And so I watch parents buy presents, toys and games mainly, for their children, and I can visualise homes throughout the land, with excited children finding the night of Christmas Eve difficult to sleep, with the younger ones peering out of the bedroom window with the hope of catching a glimpse of Santa riding in his sleigh, pulled by a team of reindeer. The little fact that such a scenario is flying in the face of all physics connected with the Earth's gravitational pull does not even enter the child's mind, neither is the probability of each present being caught and swallowed by every domestic chimney pot or smokestack presents a major problem with the introduction of the modern central heating system.

But whatever difficulties Science imposes on Santa's mission, by Christmas morning the presents are there! A pile of brightly coloured wrapper conceals boxes which in themselves contain treasures that will excite these young hearts and to keep the children occupied throughout the day, and even through the holidays until school re-opens at the start of the term which would bring them to Easter.

A lovely thing to imagine as Alex and I open each other's presents this Christmas morning. She bought me a much-needed pair of slippers - something I could have easily bought myself any time earlier, but I wanted my wife to experience the pleasure. In turn she received a Bob Marley CD, along with the wall plaque with the decorated words I Love You printed on the taut canvass. She was over the moon with both of them. Where else to buy such items but Camden Town? But after the exchange of gifts, I became aware of the heavy silence in the house.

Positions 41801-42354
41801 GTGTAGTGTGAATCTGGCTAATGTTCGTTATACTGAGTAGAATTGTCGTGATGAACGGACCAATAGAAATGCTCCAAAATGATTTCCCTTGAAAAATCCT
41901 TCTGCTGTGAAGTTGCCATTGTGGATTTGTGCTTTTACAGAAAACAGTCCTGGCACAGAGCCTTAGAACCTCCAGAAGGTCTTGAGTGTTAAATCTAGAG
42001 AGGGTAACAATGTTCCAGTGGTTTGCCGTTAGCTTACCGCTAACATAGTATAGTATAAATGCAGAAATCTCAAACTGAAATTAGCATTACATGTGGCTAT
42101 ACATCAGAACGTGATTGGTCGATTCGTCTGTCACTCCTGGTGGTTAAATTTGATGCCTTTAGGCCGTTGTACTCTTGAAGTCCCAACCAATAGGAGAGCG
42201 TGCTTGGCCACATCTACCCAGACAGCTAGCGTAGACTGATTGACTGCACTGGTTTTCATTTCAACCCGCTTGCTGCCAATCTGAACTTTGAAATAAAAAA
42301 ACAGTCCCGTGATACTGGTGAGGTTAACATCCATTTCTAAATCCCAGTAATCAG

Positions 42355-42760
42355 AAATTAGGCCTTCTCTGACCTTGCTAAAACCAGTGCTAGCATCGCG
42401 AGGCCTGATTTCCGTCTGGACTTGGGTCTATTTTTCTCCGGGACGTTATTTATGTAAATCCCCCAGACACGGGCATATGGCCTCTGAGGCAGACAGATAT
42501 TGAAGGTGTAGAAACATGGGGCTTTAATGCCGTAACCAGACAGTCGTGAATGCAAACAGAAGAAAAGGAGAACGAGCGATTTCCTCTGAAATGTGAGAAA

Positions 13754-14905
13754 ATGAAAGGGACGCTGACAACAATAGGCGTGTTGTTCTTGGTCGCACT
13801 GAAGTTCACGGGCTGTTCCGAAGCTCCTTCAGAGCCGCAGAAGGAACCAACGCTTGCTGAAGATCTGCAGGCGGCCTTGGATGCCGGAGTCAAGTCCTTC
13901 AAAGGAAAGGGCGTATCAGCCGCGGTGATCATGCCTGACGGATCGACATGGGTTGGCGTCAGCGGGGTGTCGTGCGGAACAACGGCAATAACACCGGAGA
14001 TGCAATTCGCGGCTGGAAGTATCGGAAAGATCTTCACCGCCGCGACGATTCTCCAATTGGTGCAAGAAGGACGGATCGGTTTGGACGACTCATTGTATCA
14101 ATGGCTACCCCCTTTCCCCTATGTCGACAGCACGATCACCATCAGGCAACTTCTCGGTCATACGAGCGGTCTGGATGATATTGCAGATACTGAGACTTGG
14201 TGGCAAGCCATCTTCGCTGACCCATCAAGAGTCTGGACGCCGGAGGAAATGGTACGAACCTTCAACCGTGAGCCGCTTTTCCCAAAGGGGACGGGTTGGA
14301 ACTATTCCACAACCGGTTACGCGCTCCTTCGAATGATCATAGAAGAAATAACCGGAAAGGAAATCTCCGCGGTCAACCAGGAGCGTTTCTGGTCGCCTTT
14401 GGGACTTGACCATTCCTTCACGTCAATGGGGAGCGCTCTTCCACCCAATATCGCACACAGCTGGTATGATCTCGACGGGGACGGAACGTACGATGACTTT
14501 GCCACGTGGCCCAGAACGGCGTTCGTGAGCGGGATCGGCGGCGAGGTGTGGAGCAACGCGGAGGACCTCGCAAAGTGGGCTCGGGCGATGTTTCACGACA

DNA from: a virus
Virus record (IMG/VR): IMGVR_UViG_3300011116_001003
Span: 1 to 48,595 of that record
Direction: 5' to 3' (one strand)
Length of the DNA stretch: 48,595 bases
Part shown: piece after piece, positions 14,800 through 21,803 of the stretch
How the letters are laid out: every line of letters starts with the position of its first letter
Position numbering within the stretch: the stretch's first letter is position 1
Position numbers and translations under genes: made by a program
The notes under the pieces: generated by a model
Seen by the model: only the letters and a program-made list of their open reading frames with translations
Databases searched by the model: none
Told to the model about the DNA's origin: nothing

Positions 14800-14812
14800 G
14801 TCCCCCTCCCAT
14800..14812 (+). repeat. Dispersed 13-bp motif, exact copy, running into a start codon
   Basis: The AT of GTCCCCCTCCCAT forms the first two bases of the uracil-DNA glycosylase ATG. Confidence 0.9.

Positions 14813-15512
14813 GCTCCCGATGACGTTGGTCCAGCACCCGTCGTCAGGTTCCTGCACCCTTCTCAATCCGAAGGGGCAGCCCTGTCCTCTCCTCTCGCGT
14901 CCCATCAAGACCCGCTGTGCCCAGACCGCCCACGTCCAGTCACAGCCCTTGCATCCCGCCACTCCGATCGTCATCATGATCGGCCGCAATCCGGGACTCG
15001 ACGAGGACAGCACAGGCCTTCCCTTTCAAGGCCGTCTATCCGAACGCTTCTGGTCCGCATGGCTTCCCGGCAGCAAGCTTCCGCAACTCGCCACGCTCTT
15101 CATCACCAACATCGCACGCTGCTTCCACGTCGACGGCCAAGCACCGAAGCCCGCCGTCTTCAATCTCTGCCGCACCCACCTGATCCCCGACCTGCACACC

Heavy silence, a silence so loud that I'm almost deafened by it, whichever way you prefer to phrase it, had nevertheless brought my awareness of the hole in my heart, an empty cavity, the realisation that something is missing. Something very important to us is not here with us. That is our own three daughters, now ranging from ten to sixteen years of age. The first two were taken from us for adoption in 2005, which was before our third offspring was born. And that was before we learnt that we are both on the mild end of the Autism Spectrum. Behind all the joys of Christmas and everything that goes with it, including the weeks of preparation and gift-buying, the holidays has never been the same. The Social Worker involved, despite her academic credentials, knew nothing of Asperger's Syndrome, let alone how to diagnose its symptoms (it was discovered in us by an independent Psychologist a few months later). 

No, this is not a letter of self-pity, neither is it a request for any pity or sympathy. Rather, it is a reminder that for a professional, to have such a syndrome can be, and I believe it was, equalled to that of a criminal. We are not criminals. We just have brains which are wired up for different social interaction towards others, including our children. And for this we had paid a price, a very big price, and it was felt once again as our home stands in still silence after we opened our presents on Christmas morning.